This messaging effort from Allstate is part of a broader campaign from car makers and regulators to tell drivers how to drive or, worse, to suggest that humans can’t or shouldn’t be all. The National Highway Traffic Safety Administration blames drivers for 94% of crashes. It’s a fine line, but the implications are manifest in the rapidly growing market for active safety systems.

The National Highway Traffic Safety Administration has nearly exhausted the tools available in the passive safety toolbox for saving lives in vehicle crashes. Those tools include such passive vehicle safety systems as airbags and safety belts.

The next phase of crash prophylaxis is active safety, where cars will detect danger and take control. The battle lines are drawn. The marketing and communication efforts have begun.  The early results, however, are not promising.

Safety systems are increasingly taking control – steering cars back into their lanes or braking to avoid vehicles in traffic or pedestrians in crosswalks. We regularly see collisions avoided in television advertising – but we rarely see these systems explained – and, all too often – drivers turn them off.

Both insurance companies and car companies are trying to show us how to drive. I had a test drive in a 2019 BMW 3 Series last week with one of the most aggressive lane keeping systems I had ever experienced. The message from the car was clear to me, as I am a serial non-signaling lane changer: “Signal your lane changes or I am going to shove you right back in your original lane.”

That was good. But it is also the kind of thing that will propel a new car owner to read the manual (for the first time ever) and shut that system down.

I had coffee with an executive with Amtrak the next day – someone who deals with wheeled vehicles operating on fixed rails. His personal car, in which we took a ride, was a 2019 Subaru WRX STi – with a standard transmission, of course, and no fancy active safety features. No one or no entity is going to tell this executive how to drive.

But our cars and our insurance companies ARE trying to tell us how to drive, while some are suggesting we can’t drive. It’s true that vehicle sensors and processors are increasingly capable of sending and interpreting information faster than the human brain – but the proportion of humans prepared to relinquish control of the steering wheel remains low.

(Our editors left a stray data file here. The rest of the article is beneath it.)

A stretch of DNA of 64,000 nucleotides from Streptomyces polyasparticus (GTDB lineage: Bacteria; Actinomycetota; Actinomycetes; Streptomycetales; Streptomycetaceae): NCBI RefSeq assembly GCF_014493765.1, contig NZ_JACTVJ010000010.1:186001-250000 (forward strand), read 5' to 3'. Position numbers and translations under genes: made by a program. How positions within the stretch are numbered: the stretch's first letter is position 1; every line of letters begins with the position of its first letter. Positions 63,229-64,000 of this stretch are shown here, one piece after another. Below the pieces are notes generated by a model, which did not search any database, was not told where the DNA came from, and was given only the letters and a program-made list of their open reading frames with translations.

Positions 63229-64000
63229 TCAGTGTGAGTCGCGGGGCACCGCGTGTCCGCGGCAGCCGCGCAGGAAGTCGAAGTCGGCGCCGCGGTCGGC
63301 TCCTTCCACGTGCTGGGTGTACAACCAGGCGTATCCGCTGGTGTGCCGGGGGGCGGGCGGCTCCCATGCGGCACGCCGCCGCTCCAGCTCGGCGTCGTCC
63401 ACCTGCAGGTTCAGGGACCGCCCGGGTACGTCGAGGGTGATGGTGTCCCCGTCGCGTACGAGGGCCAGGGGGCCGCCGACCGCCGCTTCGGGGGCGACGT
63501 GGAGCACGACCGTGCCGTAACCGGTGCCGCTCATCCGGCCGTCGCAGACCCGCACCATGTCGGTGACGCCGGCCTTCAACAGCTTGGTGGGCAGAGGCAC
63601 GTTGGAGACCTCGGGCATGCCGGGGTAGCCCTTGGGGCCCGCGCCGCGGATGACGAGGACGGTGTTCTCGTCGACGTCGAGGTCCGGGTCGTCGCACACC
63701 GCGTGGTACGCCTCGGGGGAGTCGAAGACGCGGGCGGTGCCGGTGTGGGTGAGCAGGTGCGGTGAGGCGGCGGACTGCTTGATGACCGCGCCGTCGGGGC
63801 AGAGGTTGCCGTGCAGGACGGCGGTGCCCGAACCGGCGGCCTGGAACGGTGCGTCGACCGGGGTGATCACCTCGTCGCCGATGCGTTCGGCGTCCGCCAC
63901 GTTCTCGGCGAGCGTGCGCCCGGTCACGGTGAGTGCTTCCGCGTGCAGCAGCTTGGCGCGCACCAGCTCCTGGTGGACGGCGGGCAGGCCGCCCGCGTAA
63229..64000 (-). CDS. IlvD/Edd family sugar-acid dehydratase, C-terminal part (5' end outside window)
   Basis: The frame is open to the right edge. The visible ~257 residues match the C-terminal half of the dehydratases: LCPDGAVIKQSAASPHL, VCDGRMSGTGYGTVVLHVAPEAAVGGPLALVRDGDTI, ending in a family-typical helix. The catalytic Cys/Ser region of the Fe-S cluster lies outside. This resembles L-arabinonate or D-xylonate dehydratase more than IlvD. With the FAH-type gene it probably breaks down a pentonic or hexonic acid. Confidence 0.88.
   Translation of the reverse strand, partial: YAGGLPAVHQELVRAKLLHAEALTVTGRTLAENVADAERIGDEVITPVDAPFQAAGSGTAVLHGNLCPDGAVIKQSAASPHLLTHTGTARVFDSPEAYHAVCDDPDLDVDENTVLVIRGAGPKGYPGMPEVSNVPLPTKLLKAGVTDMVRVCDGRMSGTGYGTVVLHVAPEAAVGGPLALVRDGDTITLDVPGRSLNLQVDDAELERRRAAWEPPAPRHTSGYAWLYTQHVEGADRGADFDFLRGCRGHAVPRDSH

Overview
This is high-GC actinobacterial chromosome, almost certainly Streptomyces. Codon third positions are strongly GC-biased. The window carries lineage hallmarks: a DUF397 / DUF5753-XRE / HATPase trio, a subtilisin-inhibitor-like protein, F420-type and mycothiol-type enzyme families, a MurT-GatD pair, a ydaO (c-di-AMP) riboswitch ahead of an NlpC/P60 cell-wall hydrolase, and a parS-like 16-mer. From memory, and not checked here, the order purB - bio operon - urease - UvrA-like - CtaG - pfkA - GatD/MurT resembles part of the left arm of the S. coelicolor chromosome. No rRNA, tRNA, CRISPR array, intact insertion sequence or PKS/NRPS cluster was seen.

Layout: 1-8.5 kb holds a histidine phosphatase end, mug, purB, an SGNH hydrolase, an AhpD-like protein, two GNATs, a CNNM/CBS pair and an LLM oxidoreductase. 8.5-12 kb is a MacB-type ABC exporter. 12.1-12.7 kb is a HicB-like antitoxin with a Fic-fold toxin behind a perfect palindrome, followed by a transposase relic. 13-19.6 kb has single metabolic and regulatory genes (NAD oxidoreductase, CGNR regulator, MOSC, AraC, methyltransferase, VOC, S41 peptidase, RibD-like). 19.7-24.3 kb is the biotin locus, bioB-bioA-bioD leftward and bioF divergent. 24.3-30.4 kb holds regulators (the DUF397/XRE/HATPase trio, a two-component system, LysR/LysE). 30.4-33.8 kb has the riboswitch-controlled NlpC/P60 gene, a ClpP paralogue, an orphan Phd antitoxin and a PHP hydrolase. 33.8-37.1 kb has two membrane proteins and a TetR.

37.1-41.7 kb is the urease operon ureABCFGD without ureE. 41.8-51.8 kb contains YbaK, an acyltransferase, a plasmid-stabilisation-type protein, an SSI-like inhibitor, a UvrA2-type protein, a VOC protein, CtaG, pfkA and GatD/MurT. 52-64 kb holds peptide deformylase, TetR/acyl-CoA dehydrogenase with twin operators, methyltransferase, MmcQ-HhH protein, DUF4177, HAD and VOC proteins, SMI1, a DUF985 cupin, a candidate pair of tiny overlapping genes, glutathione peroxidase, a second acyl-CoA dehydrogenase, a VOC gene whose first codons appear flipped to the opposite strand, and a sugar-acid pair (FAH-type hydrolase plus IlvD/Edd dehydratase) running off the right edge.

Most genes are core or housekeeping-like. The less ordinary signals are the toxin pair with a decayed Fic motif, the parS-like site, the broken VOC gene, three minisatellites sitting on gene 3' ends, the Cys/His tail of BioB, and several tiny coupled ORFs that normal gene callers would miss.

The key to reducing highway fatalities will be to find ways to support drivers without overly intruding on the driving task or violating privacy. It’s a very fine line. BMW’s lane keeping tech was a wake-up call for me – I really do need to signal before changing lanes. Is there an easier way to signal than flicking the steering wheel stalk?

After participating in a State Farm usage-based insurance program many years ago I am not convinced that insurance companies know how to drive. The mere act of discouraging harsh braking or acceleration, as many usage-based programs are designed to do, raises serious questions in the absence of driving context. And most such programs are designed to measure not to modify driving behavior – Progressive’s, in particular.

As you make your way home from Independence Day celebrations assert your right to freely control your vehicle by driving responsibly and with consideration for those sharing the road with you. If we don’t get this right as human beings, the car companies and insurers and regulators will be stepping in, as they already have, to show us how they THINK we should be driving. I’m not looking forward to that – even though I will admit to needing a little help now and then.